We also discourage users from using a free cloud storage solution because today, the best providers offer highly affordable packages. Compared to the frustration and lost productivity of a poorly performing cloud storage solution, or the costs of data loss or a cyberattack, investing in a high-quality cloud storage solution is a no-brainer.
Some storage-as-a-service products even come included in other software bundles. For example, all Microsoft 365 subscribers get 1TB of included OneDrive storage. If you already use the Microsoft 365 suite of applications, it’s likely you already have one of the best cloud storage platforms at your disposal.
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Protect your phone
If there’s one thing everyone should know when considering cloud storage it is that your account is only as secure as the devices that access it. Your cloud data is at risk if your mobile device or laptop is compromised (whether due to damage, theft, or cyberattack).
At a minimum, you should protect your device with a strong PIN code or password. You should also make sure to change the password to your cloud storage account regularly. If you want to seriously up your data security game, investing in a password manager is the way to go. For more about data security, see the section on two-factor authentication (2FA).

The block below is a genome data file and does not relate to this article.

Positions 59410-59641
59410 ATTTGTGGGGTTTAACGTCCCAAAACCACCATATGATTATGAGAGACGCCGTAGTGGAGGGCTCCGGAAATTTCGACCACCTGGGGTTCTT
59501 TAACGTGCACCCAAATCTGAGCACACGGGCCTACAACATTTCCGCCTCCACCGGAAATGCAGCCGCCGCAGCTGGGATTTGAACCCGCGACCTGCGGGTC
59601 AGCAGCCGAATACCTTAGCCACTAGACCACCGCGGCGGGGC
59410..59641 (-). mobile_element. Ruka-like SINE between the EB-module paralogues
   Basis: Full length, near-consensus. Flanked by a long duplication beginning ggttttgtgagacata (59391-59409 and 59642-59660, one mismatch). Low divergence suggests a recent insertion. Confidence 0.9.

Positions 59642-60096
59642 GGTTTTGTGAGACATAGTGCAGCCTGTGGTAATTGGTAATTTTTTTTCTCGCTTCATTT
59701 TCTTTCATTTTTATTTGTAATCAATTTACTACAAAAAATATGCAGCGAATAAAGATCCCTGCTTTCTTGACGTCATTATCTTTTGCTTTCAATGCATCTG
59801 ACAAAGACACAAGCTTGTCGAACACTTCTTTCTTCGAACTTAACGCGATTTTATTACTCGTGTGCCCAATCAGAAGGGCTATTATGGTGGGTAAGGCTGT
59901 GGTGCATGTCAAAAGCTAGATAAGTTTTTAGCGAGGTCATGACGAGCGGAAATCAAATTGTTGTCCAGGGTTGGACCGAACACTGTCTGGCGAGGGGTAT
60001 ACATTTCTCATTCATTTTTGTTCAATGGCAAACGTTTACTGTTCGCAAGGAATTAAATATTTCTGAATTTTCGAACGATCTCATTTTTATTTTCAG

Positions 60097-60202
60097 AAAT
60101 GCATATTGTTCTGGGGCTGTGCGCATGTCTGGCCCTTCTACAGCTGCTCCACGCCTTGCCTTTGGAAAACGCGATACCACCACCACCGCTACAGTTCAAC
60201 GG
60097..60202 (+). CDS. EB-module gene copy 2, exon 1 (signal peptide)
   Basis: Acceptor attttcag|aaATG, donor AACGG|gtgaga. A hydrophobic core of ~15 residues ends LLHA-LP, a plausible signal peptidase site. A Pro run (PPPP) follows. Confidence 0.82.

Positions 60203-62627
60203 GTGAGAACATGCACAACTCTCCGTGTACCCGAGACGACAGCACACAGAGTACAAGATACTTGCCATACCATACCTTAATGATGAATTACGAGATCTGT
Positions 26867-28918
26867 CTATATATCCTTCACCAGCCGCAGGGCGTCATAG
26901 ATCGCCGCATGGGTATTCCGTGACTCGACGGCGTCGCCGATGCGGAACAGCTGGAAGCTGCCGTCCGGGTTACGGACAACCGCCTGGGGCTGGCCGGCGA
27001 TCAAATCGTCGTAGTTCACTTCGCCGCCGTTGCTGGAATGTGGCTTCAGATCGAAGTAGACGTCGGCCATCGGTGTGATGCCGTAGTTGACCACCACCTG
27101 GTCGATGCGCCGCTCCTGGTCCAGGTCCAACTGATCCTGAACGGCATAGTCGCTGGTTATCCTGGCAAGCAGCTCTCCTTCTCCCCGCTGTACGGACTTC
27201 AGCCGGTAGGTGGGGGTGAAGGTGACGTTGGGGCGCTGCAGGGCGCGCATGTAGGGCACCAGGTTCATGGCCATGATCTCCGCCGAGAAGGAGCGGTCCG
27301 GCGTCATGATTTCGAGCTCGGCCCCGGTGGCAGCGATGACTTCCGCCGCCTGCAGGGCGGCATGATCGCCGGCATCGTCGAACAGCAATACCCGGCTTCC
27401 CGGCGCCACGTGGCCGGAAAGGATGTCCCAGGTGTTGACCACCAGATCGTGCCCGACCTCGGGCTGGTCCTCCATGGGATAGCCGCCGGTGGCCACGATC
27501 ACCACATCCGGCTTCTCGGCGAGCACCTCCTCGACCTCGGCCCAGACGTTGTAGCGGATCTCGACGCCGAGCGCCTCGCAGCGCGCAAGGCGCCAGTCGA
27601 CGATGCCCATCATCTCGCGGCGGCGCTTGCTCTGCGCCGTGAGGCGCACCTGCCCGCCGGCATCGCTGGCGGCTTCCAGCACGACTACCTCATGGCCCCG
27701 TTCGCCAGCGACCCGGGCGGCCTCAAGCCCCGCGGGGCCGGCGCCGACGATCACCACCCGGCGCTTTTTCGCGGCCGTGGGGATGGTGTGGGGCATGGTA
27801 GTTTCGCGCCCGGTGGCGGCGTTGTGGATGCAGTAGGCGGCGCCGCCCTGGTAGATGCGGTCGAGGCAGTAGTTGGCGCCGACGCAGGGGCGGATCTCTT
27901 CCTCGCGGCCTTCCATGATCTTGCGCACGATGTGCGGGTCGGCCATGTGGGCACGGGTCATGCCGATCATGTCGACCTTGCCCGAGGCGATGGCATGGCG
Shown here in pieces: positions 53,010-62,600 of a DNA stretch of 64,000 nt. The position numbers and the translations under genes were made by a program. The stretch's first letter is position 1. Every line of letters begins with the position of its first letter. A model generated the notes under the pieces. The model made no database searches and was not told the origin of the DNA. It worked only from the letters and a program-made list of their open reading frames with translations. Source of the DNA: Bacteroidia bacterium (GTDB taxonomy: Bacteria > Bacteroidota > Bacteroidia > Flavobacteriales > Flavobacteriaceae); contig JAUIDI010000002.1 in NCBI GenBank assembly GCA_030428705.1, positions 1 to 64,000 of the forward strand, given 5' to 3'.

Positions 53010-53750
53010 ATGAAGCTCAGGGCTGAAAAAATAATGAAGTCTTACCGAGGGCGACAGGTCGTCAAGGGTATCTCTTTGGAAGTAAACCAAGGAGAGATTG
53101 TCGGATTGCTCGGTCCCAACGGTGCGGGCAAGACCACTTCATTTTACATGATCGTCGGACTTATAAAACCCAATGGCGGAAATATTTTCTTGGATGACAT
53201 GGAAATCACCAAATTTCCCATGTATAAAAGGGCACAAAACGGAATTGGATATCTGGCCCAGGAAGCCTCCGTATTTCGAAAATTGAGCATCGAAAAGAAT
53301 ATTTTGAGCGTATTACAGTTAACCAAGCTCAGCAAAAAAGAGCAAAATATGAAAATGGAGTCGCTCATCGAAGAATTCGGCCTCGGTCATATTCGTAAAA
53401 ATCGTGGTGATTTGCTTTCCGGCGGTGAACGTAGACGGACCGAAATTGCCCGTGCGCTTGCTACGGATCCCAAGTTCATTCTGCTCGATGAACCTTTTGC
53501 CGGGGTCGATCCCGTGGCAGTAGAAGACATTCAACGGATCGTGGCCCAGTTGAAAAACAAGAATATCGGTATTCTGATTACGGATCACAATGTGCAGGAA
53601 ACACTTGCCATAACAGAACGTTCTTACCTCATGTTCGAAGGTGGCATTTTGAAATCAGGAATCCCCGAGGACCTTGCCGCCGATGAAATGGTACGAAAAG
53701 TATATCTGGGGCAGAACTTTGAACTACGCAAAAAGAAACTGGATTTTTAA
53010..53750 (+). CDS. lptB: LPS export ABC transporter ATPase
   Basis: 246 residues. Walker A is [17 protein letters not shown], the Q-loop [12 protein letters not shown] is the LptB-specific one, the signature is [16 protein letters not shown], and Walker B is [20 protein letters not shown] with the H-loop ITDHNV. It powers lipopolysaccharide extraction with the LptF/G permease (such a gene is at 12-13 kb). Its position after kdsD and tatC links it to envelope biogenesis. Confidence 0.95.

Know what's safe to store
Potential data loss is an unavoidable risk when using a cloud storage platform, whether due to cybercrime, accidental deletion, or hardware failure. Businesses managing sensitive customer data or financial information need to be particularly prudent about how they manage data online.
Fortunately, there are a few steps individuals and businesses can take to protect their data stored on a cloud storage platform. The most important of these is encryption.